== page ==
So what is an established neighborhood anyways? First of all, it’s probably a neighborhood filled with co-ops that are multiple decades old. Let’s take Brooklyn for example. You have neighborhoods like Park Slope and Carroll Gardens. While Brooklyn as a borough has gotten more popular, which has driven up prices all around, neighborhoods like the aforementioned haven’t really changed much in the past ten years. Is that what you want? A neighborhood that hasn’t changed? That sounds a touch boring.

On the flip side, you have neighborhoods like Bushwick, Bed-Stuy, Crown Heights and Prospect Lefferts Gardens which are transforming as you read this. They’re changing with new development, new residents, new restaurants, new coffee shops and new boutiques on every corner. While still maintaining their rich heritage, these neighborhoods are attracting new people with new ideas, undergoing transformations that will continue to attract additional investments. Now imagine buying into that! 

So how do you spot an up and coming area? The first thing I always recommend is trekking out to a neighborhood you’re not familiar with. Check out Google Maps or Yelp on your smartphone and type in “coffee shop.” Look for the most highly rated shop in the area, and take the coffee for a spin. Does the shop give off a good vibe and serve good coffee and pastries? If yes, then great. Ask the barista which restaurants s/he recommends in the neighborhood. Listen closely! You now have lunch plans, armed with a list of choices. Hopefully lunch was good, and you’re now excited about seeing what else is in the neighborhood. Walk around within a five block radius and see what’s going on.

What should you be looking for? More restaurants. More coffee shops. Trendy, experimental retail. Most importantly, look for construction. Are people gutting town homes? Are new rental and condo developments coming up? Great, then you’ve discovered an up and coming area. Do you see none of this? Okay, well hopefully coffee and lunch were decent.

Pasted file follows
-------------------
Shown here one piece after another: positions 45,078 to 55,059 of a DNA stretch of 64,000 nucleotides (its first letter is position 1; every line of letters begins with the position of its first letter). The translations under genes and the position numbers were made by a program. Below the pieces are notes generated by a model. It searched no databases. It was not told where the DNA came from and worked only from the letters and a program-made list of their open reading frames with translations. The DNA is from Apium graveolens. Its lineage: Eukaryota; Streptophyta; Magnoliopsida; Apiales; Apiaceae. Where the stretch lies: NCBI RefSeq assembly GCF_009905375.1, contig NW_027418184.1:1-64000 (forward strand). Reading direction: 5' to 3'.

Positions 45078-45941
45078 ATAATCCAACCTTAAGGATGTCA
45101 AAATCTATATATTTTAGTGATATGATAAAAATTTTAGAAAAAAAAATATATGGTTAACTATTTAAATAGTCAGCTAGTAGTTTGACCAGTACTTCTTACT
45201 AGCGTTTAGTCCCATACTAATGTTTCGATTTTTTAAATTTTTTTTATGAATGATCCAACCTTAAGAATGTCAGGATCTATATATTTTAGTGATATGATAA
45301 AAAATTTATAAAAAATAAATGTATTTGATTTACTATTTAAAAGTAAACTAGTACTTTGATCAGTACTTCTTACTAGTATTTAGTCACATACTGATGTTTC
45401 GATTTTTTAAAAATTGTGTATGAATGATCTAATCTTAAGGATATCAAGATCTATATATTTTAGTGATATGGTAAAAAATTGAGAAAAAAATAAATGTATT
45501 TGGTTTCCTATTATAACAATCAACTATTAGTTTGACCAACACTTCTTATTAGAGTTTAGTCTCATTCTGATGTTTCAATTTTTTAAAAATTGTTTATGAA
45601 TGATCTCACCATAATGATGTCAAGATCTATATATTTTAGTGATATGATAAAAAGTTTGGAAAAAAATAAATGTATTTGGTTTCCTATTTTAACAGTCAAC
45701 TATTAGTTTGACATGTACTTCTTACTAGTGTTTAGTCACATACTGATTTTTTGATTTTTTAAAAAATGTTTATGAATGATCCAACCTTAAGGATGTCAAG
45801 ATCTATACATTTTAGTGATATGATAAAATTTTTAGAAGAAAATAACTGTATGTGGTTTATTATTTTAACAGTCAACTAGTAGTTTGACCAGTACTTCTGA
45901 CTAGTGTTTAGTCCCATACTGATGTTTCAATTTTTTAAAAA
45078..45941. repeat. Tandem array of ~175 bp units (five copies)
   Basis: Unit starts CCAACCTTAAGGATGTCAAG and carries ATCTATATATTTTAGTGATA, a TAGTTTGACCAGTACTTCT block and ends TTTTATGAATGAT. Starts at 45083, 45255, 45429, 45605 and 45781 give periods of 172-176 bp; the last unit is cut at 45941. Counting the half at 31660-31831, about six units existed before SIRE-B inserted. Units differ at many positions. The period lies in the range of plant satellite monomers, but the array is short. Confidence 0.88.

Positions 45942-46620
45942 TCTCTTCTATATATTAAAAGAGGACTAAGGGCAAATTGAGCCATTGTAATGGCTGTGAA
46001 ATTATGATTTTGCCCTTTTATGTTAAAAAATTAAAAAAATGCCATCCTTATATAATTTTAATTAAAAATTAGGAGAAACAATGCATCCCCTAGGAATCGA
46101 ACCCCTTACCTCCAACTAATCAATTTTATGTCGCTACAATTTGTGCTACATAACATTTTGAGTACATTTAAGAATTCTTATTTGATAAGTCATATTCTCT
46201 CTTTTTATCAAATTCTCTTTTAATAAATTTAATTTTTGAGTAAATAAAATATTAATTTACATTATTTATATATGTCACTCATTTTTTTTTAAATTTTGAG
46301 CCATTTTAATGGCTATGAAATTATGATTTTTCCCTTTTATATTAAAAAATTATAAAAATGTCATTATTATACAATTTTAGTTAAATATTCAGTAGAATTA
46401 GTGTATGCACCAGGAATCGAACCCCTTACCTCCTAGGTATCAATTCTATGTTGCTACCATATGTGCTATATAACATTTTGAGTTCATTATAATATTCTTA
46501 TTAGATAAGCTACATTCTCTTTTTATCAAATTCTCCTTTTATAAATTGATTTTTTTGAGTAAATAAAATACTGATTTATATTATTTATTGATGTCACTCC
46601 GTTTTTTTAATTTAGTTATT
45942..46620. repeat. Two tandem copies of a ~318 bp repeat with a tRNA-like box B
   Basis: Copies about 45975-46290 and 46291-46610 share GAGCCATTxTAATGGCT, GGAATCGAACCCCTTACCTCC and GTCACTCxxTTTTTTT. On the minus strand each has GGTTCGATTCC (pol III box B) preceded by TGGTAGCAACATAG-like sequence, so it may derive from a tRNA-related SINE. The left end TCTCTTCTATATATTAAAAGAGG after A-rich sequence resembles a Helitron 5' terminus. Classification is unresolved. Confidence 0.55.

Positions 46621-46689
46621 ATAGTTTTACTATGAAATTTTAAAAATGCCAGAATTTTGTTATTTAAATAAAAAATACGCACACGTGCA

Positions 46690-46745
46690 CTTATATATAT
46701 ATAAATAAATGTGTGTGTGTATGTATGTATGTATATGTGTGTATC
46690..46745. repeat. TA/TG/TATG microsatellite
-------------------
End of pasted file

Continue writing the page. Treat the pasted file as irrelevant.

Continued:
Up and coming areas definitely attract a certain type of crowd. They also attract people who see the longterm potential of buying into something that is rapidly changing. This usually makes for an opportunistic investment. However, investing in change isn’t for the faint of heart. So which part of New York City do you plan on checking out this weekend?

Bernard Klein is the founder of Blooming Sky (www.bloomingsky.com). He has invested in real estate across Manhattan and Brooklyn and is currently helping his clients do the same, whether they are seasoned investors or first time home buyers.

 

Styling is the New Staging

In today’s visually saturated Instagram/Pinterest/HGTV world, buyers expect their home search to feel like stepping onto a shelter magazine shoot. And the old staging rules: declutter, remove personal items, and bake cookies are no longer enough for today’s buyers who are more sophisticated than a vanilla Yankee Candle. Particularly with new construction options, buyers struggle to see past someone else’s “lived-in-ness” and don’t want to tackle even minor updates.

But as staging has evolved over the past decade, many real estate professionals say it has become more important — and more sophisticated — than ever. (The New York Times)

 

My staging approach is more about “styling” to find a balance neutral enough to appeal to buyer masses, while creating some personality – because no one wants to be labeled a Basic Box. I like mixing CB2, ABC Home, vintage, IKEA, Craigslist and flea market finds, and then like Coco Chanel, remove one accessory before leaving the house. This also helps fit staging costs into any budget. I might also suggest minor updates – particularly for kitchens and baths – to get the best return on investment, because whether you have a $3M penthouse or a $450 studio, you still want the highest price and fastest sale.